"My best advice for those who want to make their environmental activism more intersectional is to diversify the list of books, podcasts, activists, and content creators they follow and learn from. Diversifying your environmental information will not only help you become a more effective and informed advocate, but can also present new opportunities for you to build allyship and community with folks you would most likely never hear about in the mainstream media. If you can volunteer your time, resources, and platforms to support, amplify, and collaborate with diverse groups fighting for environmental justice, your work will naturally embody a more intersectional approach."
Isaias Hernandez, aka Queer Brown Vegan
Isaias Hernandez, better known as Queer Brown Vegan, is a vegan and zero-waste environmental educator. He serves on IE’s council, and he uses his personal Instagram and blog to share advice on how to be a better intersectional activist. Hernandez tells Green Matters:
“Be more ready to be wrong than to be right. When we are wrong, we are being challenged to rethink the way that we have been taught. When given different perspectives that come from different regions from your values, it exposes you to multidimensional issues. When we are unlearning, we are doing ourselves a favor to broaden our perspectives and becoming better advocates for the planet.”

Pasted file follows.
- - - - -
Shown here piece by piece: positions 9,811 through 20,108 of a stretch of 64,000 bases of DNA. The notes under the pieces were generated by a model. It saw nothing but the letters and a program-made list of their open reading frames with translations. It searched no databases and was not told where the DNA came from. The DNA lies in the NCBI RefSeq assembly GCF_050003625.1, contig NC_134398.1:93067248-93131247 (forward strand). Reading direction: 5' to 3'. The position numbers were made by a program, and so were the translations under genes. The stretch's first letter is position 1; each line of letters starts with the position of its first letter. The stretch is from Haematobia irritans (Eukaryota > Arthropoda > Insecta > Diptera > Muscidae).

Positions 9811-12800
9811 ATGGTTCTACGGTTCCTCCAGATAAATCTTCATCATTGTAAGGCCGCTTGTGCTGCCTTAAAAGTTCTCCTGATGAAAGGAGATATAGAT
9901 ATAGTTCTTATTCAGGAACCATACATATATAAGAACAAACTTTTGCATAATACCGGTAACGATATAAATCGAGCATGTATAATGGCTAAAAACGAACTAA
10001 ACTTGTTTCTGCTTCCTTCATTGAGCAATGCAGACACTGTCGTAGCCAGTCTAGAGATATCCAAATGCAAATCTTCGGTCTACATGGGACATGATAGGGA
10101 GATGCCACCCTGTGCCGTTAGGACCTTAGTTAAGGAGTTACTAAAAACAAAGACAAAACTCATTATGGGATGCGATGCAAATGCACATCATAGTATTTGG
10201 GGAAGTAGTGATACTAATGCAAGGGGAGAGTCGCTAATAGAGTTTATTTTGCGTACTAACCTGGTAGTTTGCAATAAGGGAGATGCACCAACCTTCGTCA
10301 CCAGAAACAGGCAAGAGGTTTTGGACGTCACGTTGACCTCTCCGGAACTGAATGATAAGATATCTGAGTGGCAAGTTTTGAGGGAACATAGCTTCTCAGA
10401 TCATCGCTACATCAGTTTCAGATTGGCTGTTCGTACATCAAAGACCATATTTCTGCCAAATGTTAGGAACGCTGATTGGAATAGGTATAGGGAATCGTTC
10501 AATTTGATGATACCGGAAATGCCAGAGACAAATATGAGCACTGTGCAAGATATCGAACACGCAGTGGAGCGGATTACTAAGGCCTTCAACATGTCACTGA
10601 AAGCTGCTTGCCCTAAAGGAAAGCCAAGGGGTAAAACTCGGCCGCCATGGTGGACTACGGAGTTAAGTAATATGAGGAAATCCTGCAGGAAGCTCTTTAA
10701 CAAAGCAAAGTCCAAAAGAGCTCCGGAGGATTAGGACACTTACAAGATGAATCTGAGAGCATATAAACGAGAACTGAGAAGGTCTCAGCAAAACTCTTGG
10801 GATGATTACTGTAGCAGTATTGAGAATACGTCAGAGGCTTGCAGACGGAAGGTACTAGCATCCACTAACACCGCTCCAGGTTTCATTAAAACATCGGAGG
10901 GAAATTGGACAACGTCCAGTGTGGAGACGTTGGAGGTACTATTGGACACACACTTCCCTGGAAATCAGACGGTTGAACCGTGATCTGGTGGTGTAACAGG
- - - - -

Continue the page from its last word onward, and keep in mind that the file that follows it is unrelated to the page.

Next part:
Devishi Jha is only 18, and she is already the CEO of her own company: Voyagers, a youth-led eco-consulting platform that has helped companies including IKEA, Procter & Gamble, and Unilever to be more sustainable. The young entrepreneur and environmentalist is also an incoming Harvard University student and the Director of Partnerships at Zero Hour. She tells Green Matters: